Stop torturing yourself with plain CSS, code with a CSS pre-processor

First, let me tell you, I’m pretty good with CSS. However, I’ve always hated writing CSS. Writing CSS is like using dried woods, leaves and rocks to lit a fire everything you need to cook something. You may become very good with it, but it’s an unforgiving task and you’ve to do the rigorous feat every time you need the fire. CSS is bland, dumb, linear and it’s utter lack of intelligence is derogatory even to the most novice coder.

Many designers and developers have urged the need for variables, constants or at-least some rudimentary intelligence. But it is unlikely, a far-fetched dream and is not happening anytime soon. And, there is the often dreaded math you have to do every time you write CSS grids/columns.

CSS Designer tearing hair out

Nonetheless, help is at hand and I will say with certainty that if you still write CSS without a pre-processor, you’re doing it the very hard way. Why not use a CSS pre-processor!

There are quite a few popular CSS pre-processor available now — LessCSS, Sass and Stylus. Personally, I prefer Sass with scss syntax but it is just a preference and you’re free to pick a choice of your own.

Some of the good reasons to use one of these CSS pre-processors are:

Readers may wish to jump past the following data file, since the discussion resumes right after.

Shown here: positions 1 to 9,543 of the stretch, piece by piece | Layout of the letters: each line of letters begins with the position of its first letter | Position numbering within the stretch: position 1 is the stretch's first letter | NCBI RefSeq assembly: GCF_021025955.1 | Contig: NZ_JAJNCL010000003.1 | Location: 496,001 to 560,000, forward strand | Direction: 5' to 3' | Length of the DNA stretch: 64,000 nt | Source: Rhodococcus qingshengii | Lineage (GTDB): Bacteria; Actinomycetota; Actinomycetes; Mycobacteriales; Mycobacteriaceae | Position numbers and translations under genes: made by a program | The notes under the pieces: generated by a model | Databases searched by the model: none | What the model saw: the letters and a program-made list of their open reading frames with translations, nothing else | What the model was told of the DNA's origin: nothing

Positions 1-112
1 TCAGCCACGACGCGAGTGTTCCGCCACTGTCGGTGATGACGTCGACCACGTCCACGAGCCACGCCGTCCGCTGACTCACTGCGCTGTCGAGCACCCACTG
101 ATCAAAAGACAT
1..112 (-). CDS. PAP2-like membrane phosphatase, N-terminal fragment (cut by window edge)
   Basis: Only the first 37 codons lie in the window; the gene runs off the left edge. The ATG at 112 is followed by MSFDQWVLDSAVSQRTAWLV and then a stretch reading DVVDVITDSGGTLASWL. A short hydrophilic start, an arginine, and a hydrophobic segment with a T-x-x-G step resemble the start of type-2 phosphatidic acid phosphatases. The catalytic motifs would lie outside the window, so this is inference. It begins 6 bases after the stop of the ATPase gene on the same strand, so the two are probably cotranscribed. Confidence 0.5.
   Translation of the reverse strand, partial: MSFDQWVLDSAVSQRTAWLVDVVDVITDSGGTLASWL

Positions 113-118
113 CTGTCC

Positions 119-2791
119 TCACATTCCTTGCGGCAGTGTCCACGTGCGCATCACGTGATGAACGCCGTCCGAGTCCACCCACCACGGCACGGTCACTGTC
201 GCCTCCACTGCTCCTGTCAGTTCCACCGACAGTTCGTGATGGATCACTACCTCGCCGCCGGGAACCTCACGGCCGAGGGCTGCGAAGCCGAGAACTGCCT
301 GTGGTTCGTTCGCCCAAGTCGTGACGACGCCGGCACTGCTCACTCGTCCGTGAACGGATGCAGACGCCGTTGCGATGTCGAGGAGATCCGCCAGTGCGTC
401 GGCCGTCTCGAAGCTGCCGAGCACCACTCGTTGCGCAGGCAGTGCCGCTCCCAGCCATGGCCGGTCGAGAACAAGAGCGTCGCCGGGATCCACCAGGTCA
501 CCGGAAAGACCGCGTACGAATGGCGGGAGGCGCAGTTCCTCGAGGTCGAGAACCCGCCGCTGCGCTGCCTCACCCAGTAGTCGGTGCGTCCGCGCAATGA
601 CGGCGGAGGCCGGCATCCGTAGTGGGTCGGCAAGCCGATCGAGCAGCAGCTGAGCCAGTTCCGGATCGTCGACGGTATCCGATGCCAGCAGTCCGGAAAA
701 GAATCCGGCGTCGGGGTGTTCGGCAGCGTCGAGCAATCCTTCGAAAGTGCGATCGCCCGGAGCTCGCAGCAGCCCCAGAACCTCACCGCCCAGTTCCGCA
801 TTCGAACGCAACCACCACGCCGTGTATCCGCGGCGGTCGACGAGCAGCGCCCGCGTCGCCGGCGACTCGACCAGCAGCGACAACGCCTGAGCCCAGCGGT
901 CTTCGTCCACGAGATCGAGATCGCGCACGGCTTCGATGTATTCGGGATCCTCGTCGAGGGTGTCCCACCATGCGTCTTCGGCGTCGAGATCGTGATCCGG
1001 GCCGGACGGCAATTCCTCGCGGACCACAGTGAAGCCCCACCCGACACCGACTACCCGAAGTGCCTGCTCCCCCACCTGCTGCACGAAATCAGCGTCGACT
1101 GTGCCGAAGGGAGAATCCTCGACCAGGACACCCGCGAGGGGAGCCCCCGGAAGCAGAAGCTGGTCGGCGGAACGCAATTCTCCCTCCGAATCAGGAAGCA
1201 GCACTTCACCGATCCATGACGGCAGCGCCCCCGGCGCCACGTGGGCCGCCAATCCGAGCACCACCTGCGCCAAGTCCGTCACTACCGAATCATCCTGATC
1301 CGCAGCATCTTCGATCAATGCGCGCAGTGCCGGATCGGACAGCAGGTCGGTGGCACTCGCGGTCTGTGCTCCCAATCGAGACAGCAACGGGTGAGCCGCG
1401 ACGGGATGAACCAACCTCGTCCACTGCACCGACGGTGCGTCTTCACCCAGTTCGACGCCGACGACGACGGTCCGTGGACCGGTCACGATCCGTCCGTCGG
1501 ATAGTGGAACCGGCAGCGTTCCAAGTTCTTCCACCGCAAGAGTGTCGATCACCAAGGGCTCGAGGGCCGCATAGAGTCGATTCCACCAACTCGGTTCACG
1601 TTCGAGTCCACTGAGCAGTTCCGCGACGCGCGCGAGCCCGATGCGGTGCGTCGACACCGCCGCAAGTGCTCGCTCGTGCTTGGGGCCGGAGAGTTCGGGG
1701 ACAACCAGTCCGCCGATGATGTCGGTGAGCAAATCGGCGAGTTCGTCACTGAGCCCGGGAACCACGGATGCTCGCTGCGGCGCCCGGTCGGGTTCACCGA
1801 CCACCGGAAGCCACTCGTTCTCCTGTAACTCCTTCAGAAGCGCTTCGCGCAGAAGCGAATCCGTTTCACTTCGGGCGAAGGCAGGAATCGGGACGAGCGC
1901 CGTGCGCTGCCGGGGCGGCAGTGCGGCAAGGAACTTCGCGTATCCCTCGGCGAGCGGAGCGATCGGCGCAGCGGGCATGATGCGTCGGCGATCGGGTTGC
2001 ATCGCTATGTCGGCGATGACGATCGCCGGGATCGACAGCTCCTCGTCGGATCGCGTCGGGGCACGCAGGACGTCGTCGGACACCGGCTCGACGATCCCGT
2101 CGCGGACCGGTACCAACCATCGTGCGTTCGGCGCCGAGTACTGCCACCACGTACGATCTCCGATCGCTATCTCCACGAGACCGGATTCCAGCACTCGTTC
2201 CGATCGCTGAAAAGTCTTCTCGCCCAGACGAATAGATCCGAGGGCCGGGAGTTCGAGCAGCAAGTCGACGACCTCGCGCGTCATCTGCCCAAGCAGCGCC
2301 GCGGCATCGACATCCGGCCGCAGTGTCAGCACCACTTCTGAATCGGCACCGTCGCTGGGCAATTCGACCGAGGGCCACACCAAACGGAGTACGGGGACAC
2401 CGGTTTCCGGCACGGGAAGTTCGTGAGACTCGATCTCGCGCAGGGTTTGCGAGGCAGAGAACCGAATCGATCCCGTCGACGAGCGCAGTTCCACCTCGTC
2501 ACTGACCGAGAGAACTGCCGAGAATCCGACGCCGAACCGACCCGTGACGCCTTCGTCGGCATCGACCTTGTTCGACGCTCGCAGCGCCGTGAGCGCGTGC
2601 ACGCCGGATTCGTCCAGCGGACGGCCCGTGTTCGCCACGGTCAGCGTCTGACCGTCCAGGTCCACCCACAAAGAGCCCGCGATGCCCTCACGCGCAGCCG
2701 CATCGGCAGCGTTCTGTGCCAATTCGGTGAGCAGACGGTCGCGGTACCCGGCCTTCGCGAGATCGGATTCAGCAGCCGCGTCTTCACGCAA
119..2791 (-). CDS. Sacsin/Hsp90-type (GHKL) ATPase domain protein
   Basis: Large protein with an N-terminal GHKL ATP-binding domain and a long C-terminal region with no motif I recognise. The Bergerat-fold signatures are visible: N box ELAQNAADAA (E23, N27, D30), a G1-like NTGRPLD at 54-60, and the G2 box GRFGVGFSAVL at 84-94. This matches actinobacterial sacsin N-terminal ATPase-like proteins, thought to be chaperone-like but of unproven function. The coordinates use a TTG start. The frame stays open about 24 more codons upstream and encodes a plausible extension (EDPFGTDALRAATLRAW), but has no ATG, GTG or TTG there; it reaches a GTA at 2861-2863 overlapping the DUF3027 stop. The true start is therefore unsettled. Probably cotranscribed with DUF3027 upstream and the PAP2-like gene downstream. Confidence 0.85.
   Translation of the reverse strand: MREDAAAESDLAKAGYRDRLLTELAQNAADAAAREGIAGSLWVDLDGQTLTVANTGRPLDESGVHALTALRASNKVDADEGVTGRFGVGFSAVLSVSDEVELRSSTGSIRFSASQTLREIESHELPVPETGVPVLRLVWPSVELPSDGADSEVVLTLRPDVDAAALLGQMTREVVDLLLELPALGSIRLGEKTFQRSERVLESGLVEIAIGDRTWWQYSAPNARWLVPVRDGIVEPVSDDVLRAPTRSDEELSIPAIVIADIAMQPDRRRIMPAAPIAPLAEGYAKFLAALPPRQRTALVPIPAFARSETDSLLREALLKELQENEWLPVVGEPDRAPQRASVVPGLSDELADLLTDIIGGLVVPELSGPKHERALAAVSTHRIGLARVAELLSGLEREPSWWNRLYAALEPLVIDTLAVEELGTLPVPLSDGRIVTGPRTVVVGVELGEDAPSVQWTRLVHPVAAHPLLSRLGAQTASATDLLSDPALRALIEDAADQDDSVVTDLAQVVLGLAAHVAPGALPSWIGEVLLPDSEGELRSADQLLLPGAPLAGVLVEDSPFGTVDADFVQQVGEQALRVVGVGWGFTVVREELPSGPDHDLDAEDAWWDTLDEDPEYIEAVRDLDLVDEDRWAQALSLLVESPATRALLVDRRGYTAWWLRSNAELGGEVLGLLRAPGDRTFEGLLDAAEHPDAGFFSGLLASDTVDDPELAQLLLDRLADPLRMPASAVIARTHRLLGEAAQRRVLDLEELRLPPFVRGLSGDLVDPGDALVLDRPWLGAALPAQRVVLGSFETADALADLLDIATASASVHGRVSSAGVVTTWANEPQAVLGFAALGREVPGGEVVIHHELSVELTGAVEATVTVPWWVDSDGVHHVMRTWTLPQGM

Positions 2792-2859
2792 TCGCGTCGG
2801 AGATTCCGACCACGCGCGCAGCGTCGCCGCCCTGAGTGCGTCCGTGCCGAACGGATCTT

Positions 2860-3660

• Variables – This alone is good enough to get you started. You can easily define your variables (colors, fonts, baseline, etc), thus making it easy to change it at one place without wading through the spaghetti of CSS codes when you need to change them.
  • Mixins – If you’ve talked with developers or dabble with some Object Oriented Programming languages, you’d have heard this term quite often. In object-oriented programming languages, a mixin is a class that provides a certain functionality to be inherited or just reused by a subclass. With the help of a pre-processor, you can write ‘mixins’ which can be re-used in other CSS classes or mixed with other mixins.
  • Nesting – You can nest classes and have a much cleaner CSS code.
  • Functions – There are quite a bit of pre-defined functions and options available to you. What if I tell you that you can just do something like, darken(white, 50%), which will produce a gray color instead of white.

I won’t go into the details – syntax, features, et al for the pre-processors; just pick one and go with it, they’re all pretty much the same and you can switch amongst them easily. Get yourself comfortable with one and start using it.

Tools to help you get started

Compass

As mentioned above, I choose Sass with scss syntax because that is very close to CSS and I won’t be totally at lost if I’ve to drop everything and have to write in raw CSS. I also happen to come across Compass sometime back and I love it. Compass is the ultimate and must-have authoring tool if you’re using Sass.

Installation, usage and more tools

Unlike the early days, you no longer have to tinker with the command-line while dealing with the pre-processors, there are lots of tools that can make life way easier for you. You don’t have an excuse not to use it.

  • CompassApp (Win, Mac, Linux) helps you compile stylesheets easily without resorting to command line interface.
  • CodeKit automatically compiles Less, Sass, Stylus, CoffeeScript & Haml files. It effortlessly combines, minifies and error-checks Javascript. It even optimizes jpeg & png images, auto-reloads your browser and lets you use the same files across many projects.
  • LiveReload monitors changes in the file system. As soon as you save a file, it is preprocessed as needed, and the browser is refreshed.